Information today is only a mouse-click away. With every passing second, tens of thousands of people tweet, post, and vote about content on social networks. Twitter, Facebook, and Reddit represent three of the largest public social networks of our data-sharing age. From breaking news posts to nutritional tips to recounting vacations, information quickly spreads between online users in real time. And within the past few years, a certain group of individuals has realized the potential of social data sharing: health professionals.
Social networks in health care may appear to be a novel idea, but several of these communities have been around since 2009. Founded by health professionals, these networks cater to the needs of their various medical users.
Doximity, a network specifically for physicians, is a leading example of what these networks can achieve. Combining the interactivity of Facebook with the convenience of office tools such as faxing and e-mail, Doximity serves as a platform on the go. It contains numerous useful features for doctors to share difficult patient case questions, search for local referrals, or spread useful medical knowledge throughout the community. Real-time physician chats provide instantaneous updates and availability for consulting about new treatments, technology, and more.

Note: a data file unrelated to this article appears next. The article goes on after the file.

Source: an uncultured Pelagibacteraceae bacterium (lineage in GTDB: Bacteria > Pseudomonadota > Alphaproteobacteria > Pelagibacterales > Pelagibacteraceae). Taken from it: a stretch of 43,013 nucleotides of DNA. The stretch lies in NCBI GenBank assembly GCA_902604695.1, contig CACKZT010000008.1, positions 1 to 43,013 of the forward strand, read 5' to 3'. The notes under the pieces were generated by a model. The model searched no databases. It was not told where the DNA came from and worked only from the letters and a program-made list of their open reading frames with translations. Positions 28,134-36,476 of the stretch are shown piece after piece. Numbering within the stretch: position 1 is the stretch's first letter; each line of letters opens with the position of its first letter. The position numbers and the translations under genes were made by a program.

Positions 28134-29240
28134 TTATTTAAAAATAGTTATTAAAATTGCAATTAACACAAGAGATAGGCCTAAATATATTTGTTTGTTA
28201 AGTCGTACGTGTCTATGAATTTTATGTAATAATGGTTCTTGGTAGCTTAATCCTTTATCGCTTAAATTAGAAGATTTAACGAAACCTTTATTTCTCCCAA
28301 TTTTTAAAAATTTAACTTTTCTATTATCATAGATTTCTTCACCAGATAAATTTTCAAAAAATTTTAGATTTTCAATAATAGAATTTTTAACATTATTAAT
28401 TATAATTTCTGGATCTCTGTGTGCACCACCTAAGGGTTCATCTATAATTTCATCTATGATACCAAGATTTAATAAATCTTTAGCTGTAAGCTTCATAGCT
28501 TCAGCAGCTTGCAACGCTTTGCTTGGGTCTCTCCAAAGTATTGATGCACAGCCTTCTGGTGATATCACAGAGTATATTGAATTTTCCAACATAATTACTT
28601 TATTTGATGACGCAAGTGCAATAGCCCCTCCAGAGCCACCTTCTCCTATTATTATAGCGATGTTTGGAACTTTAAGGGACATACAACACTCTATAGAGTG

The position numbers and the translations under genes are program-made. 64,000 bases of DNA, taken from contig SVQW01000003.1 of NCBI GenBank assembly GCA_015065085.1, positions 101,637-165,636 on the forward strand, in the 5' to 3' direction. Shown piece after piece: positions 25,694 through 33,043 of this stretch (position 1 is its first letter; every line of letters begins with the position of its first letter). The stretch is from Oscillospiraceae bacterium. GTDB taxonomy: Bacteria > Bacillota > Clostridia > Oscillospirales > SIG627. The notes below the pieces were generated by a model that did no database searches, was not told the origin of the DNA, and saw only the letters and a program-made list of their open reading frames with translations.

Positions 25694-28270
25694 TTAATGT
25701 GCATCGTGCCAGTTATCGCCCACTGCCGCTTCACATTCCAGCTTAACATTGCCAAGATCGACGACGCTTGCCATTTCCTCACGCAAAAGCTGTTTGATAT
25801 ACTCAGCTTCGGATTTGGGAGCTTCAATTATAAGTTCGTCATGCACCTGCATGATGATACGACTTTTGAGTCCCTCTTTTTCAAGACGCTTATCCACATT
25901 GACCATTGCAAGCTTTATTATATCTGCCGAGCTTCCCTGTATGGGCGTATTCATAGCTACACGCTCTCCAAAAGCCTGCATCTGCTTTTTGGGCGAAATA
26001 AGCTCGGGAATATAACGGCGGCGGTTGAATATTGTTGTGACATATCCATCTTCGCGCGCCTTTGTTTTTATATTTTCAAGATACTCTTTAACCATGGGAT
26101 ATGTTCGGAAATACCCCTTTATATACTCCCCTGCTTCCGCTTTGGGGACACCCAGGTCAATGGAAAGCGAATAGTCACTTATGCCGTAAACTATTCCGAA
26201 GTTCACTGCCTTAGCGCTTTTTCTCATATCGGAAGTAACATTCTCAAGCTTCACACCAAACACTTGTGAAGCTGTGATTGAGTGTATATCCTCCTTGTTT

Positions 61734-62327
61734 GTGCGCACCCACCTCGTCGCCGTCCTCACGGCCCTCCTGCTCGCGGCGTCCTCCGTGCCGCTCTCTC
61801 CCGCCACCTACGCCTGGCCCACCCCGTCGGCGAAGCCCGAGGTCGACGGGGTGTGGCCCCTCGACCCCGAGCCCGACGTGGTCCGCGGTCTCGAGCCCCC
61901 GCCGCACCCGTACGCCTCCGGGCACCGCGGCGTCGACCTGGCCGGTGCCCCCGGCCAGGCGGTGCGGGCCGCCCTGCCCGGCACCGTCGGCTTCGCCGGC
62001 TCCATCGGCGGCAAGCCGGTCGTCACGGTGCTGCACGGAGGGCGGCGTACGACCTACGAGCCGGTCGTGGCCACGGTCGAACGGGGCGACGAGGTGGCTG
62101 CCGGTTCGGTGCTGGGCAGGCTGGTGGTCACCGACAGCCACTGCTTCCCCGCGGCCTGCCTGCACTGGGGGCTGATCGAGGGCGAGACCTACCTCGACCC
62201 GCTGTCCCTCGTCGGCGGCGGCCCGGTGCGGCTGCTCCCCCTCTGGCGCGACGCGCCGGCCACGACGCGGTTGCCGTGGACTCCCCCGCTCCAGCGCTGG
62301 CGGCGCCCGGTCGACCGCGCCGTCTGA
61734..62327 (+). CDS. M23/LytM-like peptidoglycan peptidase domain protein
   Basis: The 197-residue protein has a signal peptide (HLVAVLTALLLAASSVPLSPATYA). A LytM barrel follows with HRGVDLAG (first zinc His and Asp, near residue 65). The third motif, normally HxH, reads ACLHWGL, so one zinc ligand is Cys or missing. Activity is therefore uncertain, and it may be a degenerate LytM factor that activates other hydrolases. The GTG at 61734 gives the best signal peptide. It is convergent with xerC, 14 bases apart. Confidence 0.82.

According to the site, more than 50% of U.S. physicians are part of the network, and medical students are encouraged to sign up to begin connecting. With strict HIPAA compliance measures, messages sent through the network are secure to ensure privacy. In addition, physicians may choose to add either a public or private profile and determine the amount of information to share.
Doximity may currently be the most developed social network for health professionals, but it doesn’t end there. Other networks, such as Sermo, link physicians from around the globe. Similar to Doximity, Sermo serves as a global information exchange where medical knowledge is shared to further develop the profession. Skipta, a collection of specialty medical communities founded by a PharmD, provides a hub of information about various disease states. Recently, Skipta has partnered with a leading market research group, InCrowd, to use both its collected information and member expertise in supporting medical research.
Of note, each of these communities verifies credentials of anyone who joins, ensuring integrity of their memberships.
Pharmacists also have access to social networks such as Pharmacist Society, the first founded community of Skipta. Both licensed and student pharmacists are encouraged to join the community and use its features, which range from consultation chats to news updates to NAPLEX knowledge games. While not as popular as Doximity or Sermo, Pharmacist Society has the potential to grow into a full-fledged online community. As the pharmacist’s role expands, social networks may be highly useful to maximize pharmacist resources. These networks present a virtual forum where knowledge and wisdom can be passed on and shared outside of the traditional electronic mailing list.
Nonetheless, a network inviting expertise of various health professionals may be the next development. This interprofessional network would allow for a rich exchange of health care communication for even better ideas, more knowledge, and ultimately, better patient care. Until true information exchange and interoperability become the norm, social networking may provide an avenue for such an exchange using a user-friendly, real-time platform.